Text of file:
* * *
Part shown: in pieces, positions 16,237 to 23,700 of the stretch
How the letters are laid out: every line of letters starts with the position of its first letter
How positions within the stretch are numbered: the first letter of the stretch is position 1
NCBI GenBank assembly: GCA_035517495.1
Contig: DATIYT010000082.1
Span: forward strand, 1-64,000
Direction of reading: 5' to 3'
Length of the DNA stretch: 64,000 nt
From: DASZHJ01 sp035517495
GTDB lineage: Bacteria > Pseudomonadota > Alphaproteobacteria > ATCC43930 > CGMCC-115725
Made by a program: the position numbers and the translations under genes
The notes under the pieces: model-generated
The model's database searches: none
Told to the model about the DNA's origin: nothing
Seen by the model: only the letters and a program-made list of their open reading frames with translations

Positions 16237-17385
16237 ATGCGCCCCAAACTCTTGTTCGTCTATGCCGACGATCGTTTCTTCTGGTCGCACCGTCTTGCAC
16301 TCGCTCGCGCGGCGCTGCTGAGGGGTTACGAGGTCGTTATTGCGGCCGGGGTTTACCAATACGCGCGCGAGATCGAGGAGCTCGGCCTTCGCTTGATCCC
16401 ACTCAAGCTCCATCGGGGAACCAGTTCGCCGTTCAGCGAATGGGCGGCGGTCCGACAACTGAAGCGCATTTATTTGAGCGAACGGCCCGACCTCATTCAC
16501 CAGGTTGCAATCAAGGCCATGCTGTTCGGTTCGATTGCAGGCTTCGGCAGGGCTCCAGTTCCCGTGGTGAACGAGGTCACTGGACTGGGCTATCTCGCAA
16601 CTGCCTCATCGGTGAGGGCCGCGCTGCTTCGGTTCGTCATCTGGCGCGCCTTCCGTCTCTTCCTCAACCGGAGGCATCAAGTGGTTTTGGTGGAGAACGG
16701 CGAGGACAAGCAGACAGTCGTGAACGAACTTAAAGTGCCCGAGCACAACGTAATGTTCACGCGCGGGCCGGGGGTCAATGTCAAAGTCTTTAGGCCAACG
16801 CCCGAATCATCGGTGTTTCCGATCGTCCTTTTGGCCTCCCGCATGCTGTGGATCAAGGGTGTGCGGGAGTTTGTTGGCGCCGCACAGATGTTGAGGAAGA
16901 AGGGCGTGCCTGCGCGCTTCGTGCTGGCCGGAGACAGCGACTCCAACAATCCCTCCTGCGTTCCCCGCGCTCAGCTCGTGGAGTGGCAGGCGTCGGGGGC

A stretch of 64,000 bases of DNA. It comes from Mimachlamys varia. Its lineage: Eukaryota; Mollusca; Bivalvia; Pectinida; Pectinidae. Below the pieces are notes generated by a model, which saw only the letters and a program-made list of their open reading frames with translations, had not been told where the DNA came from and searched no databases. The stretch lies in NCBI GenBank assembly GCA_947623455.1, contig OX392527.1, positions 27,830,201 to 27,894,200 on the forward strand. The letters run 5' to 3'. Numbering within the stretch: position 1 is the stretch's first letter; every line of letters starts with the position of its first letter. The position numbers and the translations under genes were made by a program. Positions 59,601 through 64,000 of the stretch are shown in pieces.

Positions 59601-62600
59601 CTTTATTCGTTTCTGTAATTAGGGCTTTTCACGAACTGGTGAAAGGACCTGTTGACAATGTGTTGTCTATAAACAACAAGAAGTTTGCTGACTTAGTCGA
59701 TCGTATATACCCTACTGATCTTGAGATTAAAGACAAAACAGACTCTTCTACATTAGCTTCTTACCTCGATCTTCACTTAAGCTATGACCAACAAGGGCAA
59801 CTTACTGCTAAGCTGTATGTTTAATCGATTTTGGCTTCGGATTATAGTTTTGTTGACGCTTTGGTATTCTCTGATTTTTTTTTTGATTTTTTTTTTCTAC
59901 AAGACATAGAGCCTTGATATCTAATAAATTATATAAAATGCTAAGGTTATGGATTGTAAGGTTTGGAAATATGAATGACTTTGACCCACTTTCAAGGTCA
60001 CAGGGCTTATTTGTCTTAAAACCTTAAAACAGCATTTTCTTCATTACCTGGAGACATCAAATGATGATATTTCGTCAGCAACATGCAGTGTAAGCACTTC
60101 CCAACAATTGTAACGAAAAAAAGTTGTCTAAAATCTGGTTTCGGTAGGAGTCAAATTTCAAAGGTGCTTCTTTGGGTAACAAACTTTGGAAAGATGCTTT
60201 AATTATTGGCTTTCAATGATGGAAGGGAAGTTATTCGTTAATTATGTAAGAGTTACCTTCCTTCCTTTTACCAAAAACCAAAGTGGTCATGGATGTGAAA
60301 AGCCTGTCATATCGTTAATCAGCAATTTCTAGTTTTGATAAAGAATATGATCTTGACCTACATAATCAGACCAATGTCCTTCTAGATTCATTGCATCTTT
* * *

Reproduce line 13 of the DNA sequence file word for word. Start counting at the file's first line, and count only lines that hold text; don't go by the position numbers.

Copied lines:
The model's database searches: none